Powers and Gilboa, authors of this week’s reading on the public diplomacy of Al-Jazeera, provide a comprehensive overview and understanding of the multi-leveled dynamics of Al-Jazeera, namely its role as a political actor with a specific political agenda. This article’s discussion regarding the internal and external roles of Al-Jazeera is insightful, and I found it interesting when the author’s discussed America’s tendency to ignore the internal role (discussing taboos and criticizing Arab regimes), and to focus on criticizing Arab and Muslim perspectives.
In addition to presenting insightful information, the authors encouraged me to question the meanings and uses of “democracy.” The authors argue that Al-Jazeera uses a democratic platform to project information and motives, most notably as a forum for intellects to speak freely. Although the communications approach is perhaps democratic, many Arab regimes that are represented are not democracies, thus I sensed a conflict of interests regarding the democratic politics of Al-Jazeera.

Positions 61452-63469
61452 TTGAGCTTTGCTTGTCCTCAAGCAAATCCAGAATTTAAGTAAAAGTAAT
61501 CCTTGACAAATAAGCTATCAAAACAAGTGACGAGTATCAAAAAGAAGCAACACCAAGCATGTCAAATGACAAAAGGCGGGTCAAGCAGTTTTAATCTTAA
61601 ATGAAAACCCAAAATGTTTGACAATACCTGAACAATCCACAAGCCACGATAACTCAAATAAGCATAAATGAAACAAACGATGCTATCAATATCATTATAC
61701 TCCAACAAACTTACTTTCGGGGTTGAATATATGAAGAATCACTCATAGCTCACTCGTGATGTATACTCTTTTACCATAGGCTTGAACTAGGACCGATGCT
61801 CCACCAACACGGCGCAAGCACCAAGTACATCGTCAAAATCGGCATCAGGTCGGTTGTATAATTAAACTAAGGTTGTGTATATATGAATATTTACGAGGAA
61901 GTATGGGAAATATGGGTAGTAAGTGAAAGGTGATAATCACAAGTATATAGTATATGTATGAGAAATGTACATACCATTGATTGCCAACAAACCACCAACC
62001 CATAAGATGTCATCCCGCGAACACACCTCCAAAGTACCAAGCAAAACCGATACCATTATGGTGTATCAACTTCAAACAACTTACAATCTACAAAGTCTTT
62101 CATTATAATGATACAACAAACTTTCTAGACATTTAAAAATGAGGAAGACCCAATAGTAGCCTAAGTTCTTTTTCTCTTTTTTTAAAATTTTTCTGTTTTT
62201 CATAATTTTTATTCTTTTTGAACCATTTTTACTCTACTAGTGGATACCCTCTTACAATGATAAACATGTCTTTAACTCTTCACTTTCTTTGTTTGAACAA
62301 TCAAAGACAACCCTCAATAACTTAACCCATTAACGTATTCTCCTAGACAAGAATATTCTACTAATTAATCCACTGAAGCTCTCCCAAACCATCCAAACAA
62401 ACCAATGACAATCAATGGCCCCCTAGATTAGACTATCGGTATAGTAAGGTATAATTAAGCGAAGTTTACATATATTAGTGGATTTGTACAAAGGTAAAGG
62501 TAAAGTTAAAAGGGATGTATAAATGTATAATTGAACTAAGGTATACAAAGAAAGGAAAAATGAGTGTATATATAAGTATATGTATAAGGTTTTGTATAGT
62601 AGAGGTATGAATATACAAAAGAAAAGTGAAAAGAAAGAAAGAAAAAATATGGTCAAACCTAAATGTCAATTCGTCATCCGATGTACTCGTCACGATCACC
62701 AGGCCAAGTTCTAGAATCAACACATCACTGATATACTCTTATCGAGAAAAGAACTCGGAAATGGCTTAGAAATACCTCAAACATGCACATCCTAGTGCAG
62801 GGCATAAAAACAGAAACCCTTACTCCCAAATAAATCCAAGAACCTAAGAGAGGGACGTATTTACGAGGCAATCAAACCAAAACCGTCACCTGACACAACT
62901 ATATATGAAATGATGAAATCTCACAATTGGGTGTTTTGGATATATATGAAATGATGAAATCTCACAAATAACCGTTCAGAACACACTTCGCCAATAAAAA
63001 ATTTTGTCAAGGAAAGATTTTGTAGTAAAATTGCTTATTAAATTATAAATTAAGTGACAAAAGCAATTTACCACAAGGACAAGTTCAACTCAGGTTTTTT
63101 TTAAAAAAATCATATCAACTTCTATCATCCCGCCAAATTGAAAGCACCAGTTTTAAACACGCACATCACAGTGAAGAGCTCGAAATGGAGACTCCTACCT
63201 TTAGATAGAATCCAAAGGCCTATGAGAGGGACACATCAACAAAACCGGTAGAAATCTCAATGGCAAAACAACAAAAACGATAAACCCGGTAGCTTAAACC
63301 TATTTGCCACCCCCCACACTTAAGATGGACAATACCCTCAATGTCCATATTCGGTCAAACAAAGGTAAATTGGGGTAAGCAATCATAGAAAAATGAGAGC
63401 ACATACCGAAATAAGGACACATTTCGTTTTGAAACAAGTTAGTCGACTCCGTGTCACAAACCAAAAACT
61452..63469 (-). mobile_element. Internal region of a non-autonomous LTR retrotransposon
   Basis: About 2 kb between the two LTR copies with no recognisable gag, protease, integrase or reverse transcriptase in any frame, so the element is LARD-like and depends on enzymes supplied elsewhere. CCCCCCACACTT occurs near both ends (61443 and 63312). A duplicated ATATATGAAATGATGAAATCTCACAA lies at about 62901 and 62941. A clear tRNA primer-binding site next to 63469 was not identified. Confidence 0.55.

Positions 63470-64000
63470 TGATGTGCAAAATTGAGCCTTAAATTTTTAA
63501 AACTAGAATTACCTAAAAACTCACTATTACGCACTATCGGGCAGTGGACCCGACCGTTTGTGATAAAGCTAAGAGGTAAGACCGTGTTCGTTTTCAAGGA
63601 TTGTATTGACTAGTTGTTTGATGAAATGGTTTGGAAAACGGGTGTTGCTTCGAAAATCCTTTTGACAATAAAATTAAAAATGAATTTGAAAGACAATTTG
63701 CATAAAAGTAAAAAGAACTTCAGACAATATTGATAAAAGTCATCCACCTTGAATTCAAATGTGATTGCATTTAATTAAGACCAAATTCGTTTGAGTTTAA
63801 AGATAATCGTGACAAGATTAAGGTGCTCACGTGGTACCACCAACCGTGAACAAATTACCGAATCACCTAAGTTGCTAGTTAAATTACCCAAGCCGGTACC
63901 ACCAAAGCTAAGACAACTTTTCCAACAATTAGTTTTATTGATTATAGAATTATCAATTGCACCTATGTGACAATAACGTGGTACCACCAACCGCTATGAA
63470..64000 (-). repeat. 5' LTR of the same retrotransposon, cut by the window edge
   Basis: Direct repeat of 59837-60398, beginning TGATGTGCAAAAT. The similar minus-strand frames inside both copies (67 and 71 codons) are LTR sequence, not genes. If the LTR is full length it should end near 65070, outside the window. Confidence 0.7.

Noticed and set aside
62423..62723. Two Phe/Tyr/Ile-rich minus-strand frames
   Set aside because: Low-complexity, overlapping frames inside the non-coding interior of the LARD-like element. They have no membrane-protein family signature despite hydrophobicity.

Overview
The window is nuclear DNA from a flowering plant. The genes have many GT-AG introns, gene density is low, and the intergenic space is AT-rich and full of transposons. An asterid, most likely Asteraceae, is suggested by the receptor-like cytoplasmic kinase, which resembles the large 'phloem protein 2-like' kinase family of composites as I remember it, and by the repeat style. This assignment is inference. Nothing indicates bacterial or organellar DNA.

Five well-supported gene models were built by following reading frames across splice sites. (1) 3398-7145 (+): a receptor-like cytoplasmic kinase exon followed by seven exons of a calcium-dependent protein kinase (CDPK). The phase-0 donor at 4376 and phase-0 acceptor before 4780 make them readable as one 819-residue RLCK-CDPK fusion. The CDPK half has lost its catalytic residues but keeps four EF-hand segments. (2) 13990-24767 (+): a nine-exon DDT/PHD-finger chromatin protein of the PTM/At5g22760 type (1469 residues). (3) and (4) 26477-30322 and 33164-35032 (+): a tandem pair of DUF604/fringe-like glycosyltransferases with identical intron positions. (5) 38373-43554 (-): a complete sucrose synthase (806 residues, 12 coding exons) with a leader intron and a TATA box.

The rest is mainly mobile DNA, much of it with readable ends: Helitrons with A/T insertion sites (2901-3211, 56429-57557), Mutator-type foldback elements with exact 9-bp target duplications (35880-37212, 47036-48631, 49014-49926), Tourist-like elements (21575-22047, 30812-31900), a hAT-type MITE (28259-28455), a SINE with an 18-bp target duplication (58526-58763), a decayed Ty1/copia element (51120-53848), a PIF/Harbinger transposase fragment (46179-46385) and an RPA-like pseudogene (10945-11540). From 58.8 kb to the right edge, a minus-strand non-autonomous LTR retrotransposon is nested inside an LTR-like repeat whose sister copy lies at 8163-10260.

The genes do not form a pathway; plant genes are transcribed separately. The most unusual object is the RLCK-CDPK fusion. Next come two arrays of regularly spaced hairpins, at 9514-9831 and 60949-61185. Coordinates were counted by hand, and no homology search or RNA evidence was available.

After reading this article, I did notice a similarity between Al-Jazeera and US media corporations. The authors argue that Al-Jazeera tries to portray itself as objective and non-biased, in order to have a relationship with Western nations. Yet, the media simultaneously aims to appeal to a target audience, which may support biased view points. I don’t find this synopsis of Al-Jazeera’s media intentions much different from American motivations, as our media is undoubtedly infused with biased politics, encouraging viewers to select the media output that is congruent with their beliefs.
This reading offered a broad analysis of Al-Jazeera, covering the most current and contentious issues surrounding the firm, including its reputation as a non state actor able to influence actions and opinions. The author’s encouraged me to watch Al-Jazeera and discover for myself its political agenda and influential politics.